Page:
Whether it’s setting up new parts for fleet trucks of all types or making necessary repairs for truck owners and companies who come their way, the goal of any good fleet management service should always be to get you back on the road and back to work. Here are four common repairs made on fleet trucks. Read on to learn more about them, so you can be on the lookout for them so that you can know what exactly you need to get checked out by your own ASE mechanic in the future!
The diesel engine is the workhorse of the automotive world. It powers the heaviest loads, from trains to tractor-trailers, and can last for a million miles or more—if properly maintained. Part of that maintenance includes an engine overhaul at some point in every diesel engine’s lifetime, to examine all its components for wear and tear, replace or repair damaged parts, and clean the engine from particle and grease build up. But having your engine overhauled is a costly decision, so it pays to know the right time to do it as well as the consequences of putting it off.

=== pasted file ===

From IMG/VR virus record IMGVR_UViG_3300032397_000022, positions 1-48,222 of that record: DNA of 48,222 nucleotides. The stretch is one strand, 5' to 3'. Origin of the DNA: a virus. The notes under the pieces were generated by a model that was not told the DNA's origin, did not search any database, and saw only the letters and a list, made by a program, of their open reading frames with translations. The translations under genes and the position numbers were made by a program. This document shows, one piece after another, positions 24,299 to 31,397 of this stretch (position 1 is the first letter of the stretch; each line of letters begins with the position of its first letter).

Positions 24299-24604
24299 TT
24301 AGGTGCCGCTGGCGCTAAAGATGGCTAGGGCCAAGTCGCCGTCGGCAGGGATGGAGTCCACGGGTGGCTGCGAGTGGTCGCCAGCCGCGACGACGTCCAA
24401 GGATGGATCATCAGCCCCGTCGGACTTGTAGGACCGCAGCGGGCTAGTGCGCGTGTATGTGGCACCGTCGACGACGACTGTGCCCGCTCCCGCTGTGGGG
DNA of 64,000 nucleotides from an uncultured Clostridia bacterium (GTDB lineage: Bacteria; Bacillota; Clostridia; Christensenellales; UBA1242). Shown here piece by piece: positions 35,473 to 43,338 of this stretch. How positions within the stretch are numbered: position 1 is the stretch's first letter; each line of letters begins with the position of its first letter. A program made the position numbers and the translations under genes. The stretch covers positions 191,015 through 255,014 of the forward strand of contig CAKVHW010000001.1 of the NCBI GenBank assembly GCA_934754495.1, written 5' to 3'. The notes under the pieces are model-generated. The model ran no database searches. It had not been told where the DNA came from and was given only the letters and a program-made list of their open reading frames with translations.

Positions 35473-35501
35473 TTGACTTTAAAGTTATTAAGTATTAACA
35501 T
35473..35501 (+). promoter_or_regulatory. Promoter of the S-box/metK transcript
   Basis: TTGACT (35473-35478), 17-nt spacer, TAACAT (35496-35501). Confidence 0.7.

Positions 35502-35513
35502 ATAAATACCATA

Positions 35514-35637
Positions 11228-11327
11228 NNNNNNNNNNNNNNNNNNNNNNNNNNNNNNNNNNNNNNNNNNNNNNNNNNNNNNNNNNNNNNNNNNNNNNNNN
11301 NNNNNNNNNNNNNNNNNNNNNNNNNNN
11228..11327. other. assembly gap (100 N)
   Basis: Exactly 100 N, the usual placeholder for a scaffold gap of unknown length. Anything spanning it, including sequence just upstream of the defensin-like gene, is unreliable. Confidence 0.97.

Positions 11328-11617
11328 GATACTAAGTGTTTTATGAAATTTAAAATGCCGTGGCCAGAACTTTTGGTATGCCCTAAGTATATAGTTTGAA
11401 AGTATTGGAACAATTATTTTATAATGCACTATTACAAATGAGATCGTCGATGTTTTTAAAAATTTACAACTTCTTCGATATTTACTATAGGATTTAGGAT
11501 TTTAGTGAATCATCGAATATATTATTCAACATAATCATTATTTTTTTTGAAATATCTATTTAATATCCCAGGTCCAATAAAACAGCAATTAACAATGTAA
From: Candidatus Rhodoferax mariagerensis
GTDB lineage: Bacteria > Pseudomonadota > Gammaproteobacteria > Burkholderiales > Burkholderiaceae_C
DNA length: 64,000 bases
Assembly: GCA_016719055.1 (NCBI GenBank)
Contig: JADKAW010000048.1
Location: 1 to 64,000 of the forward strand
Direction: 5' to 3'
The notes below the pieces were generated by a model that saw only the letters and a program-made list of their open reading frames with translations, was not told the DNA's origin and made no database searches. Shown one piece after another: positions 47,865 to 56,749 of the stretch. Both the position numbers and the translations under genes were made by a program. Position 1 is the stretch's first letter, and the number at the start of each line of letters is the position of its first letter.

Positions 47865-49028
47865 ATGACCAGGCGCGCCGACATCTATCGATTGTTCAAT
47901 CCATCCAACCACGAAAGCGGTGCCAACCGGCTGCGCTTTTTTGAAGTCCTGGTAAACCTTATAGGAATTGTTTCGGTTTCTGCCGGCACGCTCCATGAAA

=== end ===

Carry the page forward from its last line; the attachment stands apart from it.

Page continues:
What is a Diesel Engine Overhaul?
A diesel engine overhaul is when a mechanic takes apart an engine and replaces a significant number of engine components in order to restore full power and functionality. The specific parts and amount of replacement varies on a case-by-case basis, depending on whether there has been any kind of engine failure and on the engine’s repair and maintenance history.
In most cases, a diesel engine overhaul requires five basic steps:
Disassembling: Diesel mechanics take apart the upper and lower half of the engine.
Cleaning: Mechanics clean each part of the diesel engine to remove particle build up and make examining each part easier.
Inspecting: Diesel mechanics inspect each engine component to assess its condition and whether or not it needs to be replaced. Typically, an overhaul involves replacing cylinder packs and all associated gaskets. Injectors and the water pump might also need to be replaced, and the mechanic will examine the camshaft, rocker arms, turbocharger, crankshaft and gears for wear.
Repairing: Mechanics repair the parts that can be reused and reassemble the engine with the replacement parts.
Testing: Many diesel engines have a series of factory-approved procedures to test the engine’s power and function.
How Much Does a Diesel Engine Overhaul Cost?